I am pumped up about Mitt Romney's speech in Israel — for both political reasons and policy ones — and believe it may represent a turning point in the campaign.
Politically — and this is important because it is critical that he win, or he won't be able to implement any policies and set America back on the road to recovery — Romney has shown again he is going to take the gloves off, deal with the issues directly and draw a stark contrast between his policies and Obama's record. The significance of this cannot be overstated. Some of the reasons John McCain lost in 2008 were his lackluster campaign, his refusal to showcase Obama's extreme liberalism and, thus, his failure to demonstrate why he would make a better president than Obama.
According to Gallup, Obama has already lost support among Jewish voters, down from 78 percent to 68 percent. If Romney shows that he is genuinely committed to Israel and that Obama is not, he'll make further inroads.
In an earlier piece, I expressed my view that to maximize his chances of victory, Romney has to attack Obama's record forcefully and comprehensively — and what a target-rich record it is. He must keep Obama so busy answering criticisms that he doesn't have as much time to obfuscate, scapegoat and level deceptive charges against Romney. In addition to highlighting Obama's disastrous policy failures, he must also present a positive, uplifting agenda. In short, he must communicate to voters his undivided commitment to America's greatness and its first principles and inspire confidence in the electorate that he will lead us to reclaim our greatness.
With his economic speeches in response to Obama's "you didn't build that" fiasco, Romney proved that he does have fire in his belly and that he is fervently dedicated to free enterprise, entrepreneurship and pro-growth policies. With his Israel speech, he laid down another marker — telling us he is going to take the offense and make Obama accountable for his unacceptable and misguided policies. He has no intention of allowing Obama to get away with misrepresenting his record — on the economy or on foreign policy, including his behavior toward our great ally Israel. Any concerns that Romney will adopt McCain's milquetoast campaign model are quickly diminishing.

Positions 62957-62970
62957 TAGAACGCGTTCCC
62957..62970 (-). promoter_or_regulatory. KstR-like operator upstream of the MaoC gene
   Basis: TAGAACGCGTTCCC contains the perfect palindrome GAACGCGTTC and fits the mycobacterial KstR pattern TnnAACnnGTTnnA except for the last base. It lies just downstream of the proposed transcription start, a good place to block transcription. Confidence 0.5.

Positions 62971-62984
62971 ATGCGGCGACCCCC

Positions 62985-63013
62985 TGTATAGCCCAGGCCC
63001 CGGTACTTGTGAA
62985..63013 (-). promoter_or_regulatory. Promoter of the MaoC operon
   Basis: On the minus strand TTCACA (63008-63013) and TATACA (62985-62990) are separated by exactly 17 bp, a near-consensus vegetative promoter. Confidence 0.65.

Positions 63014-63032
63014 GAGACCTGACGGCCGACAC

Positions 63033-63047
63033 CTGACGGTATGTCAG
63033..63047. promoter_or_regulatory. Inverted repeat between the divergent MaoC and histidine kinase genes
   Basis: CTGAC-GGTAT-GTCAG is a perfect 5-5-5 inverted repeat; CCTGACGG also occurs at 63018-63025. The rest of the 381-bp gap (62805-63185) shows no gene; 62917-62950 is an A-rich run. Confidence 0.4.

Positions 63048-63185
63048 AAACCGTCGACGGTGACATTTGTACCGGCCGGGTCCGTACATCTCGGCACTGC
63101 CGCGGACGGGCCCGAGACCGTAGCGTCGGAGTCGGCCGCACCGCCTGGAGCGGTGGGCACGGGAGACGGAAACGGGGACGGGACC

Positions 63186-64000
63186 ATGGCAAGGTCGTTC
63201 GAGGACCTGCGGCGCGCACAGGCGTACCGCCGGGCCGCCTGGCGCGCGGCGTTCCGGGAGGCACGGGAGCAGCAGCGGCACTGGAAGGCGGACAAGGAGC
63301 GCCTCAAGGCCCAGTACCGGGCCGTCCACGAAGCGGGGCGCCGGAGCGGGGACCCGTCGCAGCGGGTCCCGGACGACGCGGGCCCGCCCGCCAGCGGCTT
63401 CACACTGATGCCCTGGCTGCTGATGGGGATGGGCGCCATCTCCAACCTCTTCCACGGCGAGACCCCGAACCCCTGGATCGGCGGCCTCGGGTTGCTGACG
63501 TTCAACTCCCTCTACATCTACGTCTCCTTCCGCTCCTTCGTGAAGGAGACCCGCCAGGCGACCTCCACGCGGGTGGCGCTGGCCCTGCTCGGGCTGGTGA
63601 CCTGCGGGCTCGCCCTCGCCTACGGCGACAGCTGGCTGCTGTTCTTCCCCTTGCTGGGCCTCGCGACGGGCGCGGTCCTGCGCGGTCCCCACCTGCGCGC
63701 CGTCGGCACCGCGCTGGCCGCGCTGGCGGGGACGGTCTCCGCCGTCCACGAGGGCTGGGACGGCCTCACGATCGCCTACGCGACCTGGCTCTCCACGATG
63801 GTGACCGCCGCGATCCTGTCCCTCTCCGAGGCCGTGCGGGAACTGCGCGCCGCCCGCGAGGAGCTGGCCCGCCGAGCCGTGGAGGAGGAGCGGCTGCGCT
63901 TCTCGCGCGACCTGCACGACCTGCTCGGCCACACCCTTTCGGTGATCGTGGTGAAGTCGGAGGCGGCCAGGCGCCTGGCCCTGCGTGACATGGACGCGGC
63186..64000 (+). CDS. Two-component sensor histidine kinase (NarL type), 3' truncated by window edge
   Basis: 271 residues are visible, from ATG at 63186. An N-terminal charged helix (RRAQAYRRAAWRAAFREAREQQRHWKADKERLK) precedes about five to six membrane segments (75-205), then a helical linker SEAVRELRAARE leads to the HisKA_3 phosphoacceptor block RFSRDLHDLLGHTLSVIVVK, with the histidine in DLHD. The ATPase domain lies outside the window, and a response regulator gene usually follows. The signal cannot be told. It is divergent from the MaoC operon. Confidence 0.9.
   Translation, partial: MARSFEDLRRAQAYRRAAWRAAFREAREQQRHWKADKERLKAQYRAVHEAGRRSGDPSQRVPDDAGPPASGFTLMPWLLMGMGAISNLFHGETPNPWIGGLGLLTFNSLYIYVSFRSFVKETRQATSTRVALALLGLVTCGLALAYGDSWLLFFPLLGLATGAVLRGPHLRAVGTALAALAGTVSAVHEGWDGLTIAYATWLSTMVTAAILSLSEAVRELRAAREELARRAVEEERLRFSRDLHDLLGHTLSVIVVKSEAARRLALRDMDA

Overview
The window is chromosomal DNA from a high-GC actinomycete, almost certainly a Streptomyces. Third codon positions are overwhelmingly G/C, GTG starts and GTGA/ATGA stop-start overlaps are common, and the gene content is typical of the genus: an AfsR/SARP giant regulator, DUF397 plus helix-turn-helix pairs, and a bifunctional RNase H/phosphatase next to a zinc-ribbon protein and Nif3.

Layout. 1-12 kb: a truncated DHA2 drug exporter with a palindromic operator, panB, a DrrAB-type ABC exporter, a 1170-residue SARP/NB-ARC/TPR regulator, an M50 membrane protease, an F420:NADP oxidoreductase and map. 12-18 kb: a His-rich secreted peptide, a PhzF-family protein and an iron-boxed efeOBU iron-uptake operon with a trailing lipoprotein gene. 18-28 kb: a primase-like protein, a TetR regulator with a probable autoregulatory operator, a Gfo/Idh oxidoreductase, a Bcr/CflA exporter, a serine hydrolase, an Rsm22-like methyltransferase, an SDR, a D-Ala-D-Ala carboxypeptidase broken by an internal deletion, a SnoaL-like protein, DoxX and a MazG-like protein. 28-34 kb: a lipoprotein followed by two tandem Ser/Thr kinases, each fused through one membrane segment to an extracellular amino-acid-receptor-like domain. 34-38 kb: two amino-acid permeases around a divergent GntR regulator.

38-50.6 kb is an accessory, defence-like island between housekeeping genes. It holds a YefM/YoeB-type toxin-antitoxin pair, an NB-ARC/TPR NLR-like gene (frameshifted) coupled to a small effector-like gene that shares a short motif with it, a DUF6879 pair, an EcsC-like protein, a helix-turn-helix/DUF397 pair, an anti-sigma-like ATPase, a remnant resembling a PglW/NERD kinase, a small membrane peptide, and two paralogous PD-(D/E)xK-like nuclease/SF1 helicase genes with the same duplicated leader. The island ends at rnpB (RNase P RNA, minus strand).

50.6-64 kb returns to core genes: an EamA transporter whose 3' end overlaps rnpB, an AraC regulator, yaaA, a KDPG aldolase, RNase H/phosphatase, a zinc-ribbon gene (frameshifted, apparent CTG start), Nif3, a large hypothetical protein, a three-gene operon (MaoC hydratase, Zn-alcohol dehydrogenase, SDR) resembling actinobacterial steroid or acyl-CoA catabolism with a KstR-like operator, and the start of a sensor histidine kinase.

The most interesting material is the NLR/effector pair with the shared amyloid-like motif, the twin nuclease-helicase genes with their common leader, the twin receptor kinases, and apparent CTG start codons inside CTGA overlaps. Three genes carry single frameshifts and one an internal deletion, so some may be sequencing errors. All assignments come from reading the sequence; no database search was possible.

As with his business speeches, Romney was animated and hard-hitting. There was none of this McCainish "Obama is a fine man and he'll make a wonderful president" nonsense. He called Obama out for his mistreatment of Israel and, at the same time, pledged his unwavering support for the Jewish state.
Like Los Angeles Dodgers base-stealing legend Maury Wills, who reputedly reached full speed on his second step, Romney opened up his speech in a full sprint, affirming our spiritual ties to Israel and virtually repudiating Obama's moral equivalence approach to the region.
Romney said, "To step foot into Israel is to step foot into a nation that began with an ancient promise made in this land." As Middle Eastern expert Daniel Pipes observed, this opener was in direct contrast to "Obama's crabbed statement in Cairo about 'the aspiration for a Jewish homeland (being) rooted in a tragic history.'" Indeed.
Romney's deliberate recognition of Jerusalem as Israel's capital was set against White House press secretary Jay Carney's rhetorical silence on the issue and against the gleeful reference to that city as "Al-Quds" — the Arabic term for the city — by John Brennan, Obama's deputy national security adviser for homeland security and counterterrorism.
Romney indicated that he would not allow to go unchallenged Obama's disinformation campaign boasting that he has been a strong supporter of Israel. He all but called Obama out personally in assuring us that he would treat Israel better — the way a great ally deserves to be treated — and that if he disagreed with the nation, he would take up his differences in private.
He called Obama to the carpet for openly rebuking Israel, as Hillary Clinton had over Israel's decision to proceed with settlements on its own land and as Vice President Joe Biden had when he said, "I condemn the decision by the government of Israel to advance planning for new housing units in east Jerusalem." Also, in an interview, Romney lambasted Obama for criticizing Israel before the United Nations and for ignoring the rockets being fired into Israel from Gaza.
Romney denounced Obama's reckless and disloyal campaign for Israel to return to its 1967 borders, calling those borders "indefensible." And, in contrast to Obama, Romney said he would respect a decision by Israel to take action to prevent Iran from acquiring nuclear weapons capabilities.
High praise for Mitt Romney for unapologetically pledging his administration's support for Israel and for taking his campaign to a new and promising level. Bravo.
David Limbaugh is a writer, author and attorney. His latest book, "The Great Destroyer," has been on the New York Times best-seller list for six weeks. Follow him on Twitter @davidlimbaugh and his website at www.davidlimbaugh.com. To read features by other Creators Syndicate writers and cartoonists, visit the Creators Syndicate Web page at www.creators.com.